Let’s start with a retrospective. While studying industrial design in Barcelona, all the way back in the late 80s, some of our class’ courses followed Bruno Munari‘s teachings, whose methodology was captured in “How Are Objects Born?”
A PROJECTIZED DESIGN MEDTHODOLOGY
Munari’s world was introduced to our class as a multifaceted down-to-earth creative. He positioned a so-called “projectized methodology” as a logical sequence of desing operations aimed to maximize outcomes by applying the minimum required effort.
Munari emphasized the merits of painstaking work addressing “objective values” to generate creative outcomes… and strongly dismissed any whimsical and fanciful approach that would shortchange thoughtful due diligence and, therefore, proper design.
In that context, no disciplined practitioner should ignore the fact that discovery and iterative workstyles can lead to modifying and improving any method, as design tools and process also become a subject of design. Why? The set of assumptions, principles and rules deployed a project’s front-end… might not necessarily be the ones delivering successful outcomes at the project’s backend.
THE UNDERLYING THINKING
Munari’s referred to Rene Descartes’ “Discourse on the Method,” which was published 344 years before “How are Objects Born” was released. Most people relate Descartes’ better known “I think, therefore I am,’ statement. At the expense of possibly sounding corny, let’s translate that into “I Design Think, therefore…” for the purpose of this discussion.
In the 17th century, Descartes positioned a proven-fact based approach to problem solving: “true and sound judgements” that we can “intuit or deduce with certainty.” The so-called cartesian doubt involves methodological skepticism: nothing is taken for granted. The Scientific Revolution was taking hold. Earlier momentum generated the Renaissance was taken to new levels of enlightenment.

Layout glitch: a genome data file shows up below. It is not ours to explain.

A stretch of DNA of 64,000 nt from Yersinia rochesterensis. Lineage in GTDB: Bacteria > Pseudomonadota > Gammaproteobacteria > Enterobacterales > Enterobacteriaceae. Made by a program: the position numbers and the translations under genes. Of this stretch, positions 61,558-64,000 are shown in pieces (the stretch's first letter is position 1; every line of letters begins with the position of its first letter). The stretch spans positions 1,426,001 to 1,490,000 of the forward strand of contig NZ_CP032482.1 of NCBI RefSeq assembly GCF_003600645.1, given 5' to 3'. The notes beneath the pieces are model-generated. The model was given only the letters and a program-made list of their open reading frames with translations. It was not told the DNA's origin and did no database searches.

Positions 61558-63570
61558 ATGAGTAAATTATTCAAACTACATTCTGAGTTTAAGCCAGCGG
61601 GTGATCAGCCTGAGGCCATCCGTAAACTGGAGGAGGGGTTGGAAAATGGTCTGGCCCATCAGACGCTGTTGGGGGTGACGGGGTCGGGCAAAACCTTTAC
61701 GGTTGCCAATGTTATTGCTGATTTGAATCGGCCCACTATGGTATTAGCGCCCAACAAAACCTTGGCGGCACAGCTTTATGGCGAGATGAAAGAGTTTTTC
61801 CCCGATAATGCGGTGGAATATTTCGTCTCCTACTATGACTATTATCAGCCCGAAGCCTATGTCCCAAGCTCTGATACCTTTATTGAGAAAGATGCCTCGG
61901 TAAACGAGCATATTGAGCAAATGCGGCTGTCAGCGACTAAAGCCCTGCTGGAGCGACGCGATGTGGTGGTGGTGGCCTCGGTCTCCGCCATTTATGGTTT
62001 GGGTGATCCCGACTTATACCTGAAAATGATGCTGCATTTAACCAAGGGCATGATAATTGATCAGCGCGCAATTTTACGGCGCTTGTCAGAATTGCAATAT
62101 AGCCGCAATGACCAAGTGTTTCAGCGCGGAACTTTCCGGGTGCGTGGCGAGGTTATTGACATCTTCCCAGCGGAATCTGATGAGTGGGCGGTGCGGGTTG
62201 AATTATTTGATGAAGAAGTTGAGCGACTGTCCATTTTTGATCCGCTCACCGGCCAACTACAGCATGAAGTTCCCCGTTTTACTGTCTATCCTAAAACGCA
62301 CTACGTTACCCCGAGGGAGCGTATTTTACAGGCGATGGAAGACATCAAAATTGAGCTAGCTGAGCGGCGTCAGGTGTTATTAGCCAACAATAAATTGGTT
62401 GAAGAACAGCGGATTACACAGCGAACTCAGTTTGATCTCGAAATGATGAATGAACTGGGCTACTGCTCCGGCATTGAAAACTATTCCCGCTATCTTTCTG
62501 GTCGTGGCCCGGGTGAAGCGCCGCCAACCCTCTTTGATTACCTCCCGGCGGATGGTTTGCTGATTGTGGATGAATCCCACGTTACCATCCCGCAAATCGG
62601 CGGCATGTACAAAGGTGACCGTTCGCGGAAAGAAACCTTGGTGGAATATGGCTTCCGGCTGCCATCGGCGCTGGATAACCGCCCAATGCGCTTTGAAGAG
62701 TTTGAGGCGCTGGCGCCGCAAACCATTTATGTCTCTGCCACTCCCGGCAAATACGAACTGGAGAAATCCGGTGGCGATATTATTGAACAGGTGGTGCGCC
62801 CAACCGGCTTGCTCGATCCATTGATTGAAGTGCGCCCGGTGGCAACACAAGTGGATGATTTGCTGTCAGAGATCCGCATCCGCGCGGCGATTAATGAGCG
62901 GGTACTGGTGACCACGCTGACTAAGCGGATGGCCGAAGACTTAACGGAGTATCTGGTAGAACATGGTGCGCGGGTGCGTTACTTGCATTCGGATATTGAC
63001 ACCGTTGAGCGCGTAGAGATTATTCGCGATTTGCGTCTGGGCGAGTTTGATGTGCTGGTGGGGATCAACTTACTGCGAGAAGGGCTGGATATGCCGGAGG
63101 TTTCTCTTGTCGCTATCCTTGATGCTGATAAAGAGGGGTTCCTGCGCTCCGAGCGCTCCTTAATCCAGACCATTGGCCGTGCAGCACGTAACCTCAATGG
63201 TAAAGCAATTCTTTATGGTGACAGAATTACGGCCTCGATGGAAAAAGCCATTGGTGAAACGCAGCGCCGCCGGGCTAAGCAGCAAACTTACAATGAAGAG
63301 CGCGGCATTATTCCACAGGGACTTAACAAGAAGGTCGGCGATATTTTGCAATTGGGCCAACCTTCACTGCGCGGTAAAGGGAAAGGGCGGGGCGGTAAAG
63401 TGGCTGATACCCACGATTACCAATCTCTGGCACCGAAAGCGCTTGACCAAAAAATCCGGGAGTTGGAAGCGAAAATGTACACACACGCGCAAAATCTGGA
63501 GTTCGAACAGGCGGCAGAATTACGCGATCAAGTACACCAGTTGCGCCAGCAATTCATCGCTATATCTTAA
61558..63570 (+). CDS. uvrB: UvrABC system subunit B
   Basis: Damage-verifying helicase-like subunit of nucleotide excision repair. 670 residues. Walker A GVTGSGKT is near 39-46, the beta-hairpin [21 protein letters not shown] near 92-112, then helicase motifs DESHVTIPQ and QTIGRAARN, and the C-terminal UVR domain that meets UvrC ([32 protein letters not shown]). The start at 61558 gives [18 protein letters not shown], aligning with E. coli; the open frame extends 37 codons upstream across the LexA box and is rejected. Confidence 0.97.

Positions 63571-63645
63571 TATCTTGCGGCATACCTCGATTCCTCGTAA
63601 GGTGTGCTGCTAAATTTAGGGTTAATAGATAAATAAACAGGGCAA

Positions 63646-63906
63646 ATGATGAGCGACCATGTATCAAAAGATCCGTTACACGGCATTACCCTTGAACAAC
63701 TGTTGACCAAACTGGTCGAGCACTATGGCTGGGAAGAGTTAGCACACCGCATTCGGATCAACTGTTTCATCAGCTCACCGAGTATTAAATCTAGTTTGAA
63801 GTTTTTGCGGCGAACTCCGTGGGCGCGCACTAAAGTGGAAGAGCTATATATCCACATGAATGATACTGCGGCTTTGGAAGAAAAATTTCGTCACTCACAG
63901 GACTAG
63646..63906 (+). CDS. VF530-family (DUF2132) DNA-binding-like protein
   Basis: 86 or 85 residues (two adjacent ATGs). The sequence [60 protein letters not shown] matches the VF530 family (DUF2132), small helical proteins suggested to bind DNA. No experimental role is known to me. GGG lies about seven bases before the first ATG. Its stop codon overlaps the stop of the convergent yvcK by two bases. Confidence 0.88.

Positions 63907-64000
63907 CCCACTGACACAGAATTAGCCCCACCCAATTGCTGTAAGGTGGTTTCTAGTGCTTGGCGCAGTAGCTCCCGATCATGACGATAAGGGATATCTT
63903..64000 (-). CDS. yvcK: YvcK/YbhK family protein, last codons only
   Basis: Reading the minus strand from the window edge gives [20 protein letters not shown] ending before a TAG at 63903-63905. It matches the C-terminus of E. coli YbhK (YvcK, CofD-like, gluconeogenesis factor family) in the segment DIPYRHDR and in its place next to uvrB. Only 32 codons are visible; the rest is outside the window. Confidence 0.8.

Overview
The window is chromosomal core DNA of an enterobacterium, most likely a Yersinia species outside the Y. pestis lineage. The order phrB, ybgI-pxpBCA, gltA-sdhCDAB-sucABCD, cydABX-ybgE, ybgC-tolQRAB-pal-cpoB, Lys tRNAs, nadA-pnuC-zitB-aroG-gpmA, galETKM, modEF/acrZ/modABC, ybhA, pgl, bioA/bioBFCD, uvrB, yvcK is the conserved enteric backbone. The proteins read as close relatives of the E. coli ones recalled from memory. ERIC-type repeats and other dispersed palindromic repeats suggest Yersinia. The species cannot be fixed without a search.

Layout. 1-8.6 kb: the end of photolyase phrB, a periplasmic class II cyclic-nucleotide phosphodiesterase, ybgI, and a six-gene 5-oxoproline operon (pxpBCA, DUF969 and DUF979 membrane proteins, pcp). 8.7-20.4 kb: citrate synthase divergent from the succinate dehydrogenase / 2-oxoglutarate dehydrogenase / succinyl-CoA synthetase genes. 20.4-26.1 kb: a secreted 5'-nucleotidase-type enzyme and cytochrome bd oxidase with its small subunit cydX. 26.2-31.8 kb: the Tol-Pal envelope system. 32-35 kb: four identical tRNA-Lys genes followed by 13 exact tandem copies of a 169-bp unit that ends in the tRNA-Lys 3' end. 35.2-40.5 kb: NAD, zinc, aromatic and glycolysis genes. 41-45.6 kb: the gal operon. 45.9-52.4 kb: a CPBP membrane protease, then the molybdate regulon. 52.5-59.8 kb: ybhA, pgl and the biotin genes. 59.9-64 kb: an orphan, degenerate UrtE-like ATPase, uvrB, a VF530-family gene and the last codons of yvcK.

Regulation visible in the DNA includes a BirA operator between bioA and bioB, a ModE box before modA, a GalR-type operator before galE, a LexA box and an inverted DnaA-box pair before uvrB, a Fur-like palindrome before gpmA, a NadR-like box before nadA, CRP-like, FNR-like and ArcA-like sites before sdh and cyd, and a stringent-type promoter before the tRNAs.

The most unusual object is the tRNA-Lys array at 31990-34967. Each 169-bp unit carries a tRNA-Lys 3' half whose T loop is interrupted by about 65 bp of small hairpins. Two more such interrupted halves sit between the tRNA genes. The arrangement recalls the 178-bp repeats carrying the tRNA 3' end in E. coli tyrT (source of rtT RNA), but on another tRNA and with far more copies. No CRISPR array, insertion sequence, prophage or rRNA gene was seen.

Descartes taskflow entailed decomposing complex matters down to what become atomic level ones: those are still coherent and manageable enough (cognitively speaking) for us to effectively address. His method calls for solving for the ones that can be successfully tackled first.
GETTING THE DESIGN JOB DONE
Munari’s mind-mapping illustrated a taxonomy of primary, secondary and more granular lower level problem statements as needed, followed by data gathering and analysis. Experimentation ran options assessment.
New discovery was encouraged. Technical and production feasibility considerations being instrumental early in the process so that constrains and implementation choices were well understood. Once testable prototypes become available, iterative user involvement and validation drove improvement and optimization A design prospectus and project file would feature:
- Final design proposal and prototypes.
- Problem mindmap.
- Design specifications sheet.
- Notes on streamlined design considerations optimizing for simplicity.
- Production cost and comparison analysis.
- Use cases, expected functionality and performance.
- Sensory and experiential assessment, accounting for all senses.
- Ergonomics, usability, maneuverability, including health hazards.
- Journey touch points and wear & tear: upkeep, maintenance, serviceability.
- Impact of ad-ons, packaging, and any other attached and surrounding items.
- Aesthetic coherence and modular design components.
- Social value and cultural contribution.
THE GREATER VALUE OF DESIGN’s WHOLE
Back to Descartes, he would point to the need for addressing the integrity of the overall system and, therefore, the higher value of the composite view. This also is about ensuring that no gaps, breaking points, ruptures, weak-links, leaks, and loopholes remain. Basically, stress testing our solution with a “continuous and wholly uninterrupted sweep of thought” as he would put it.
Just a couple of more things about Descartes… in his “Rules for the Direction of the Mind” explicitly he stated that “we need a method if we are to investigate the truth of things” and should investigate “what others have already discovered.”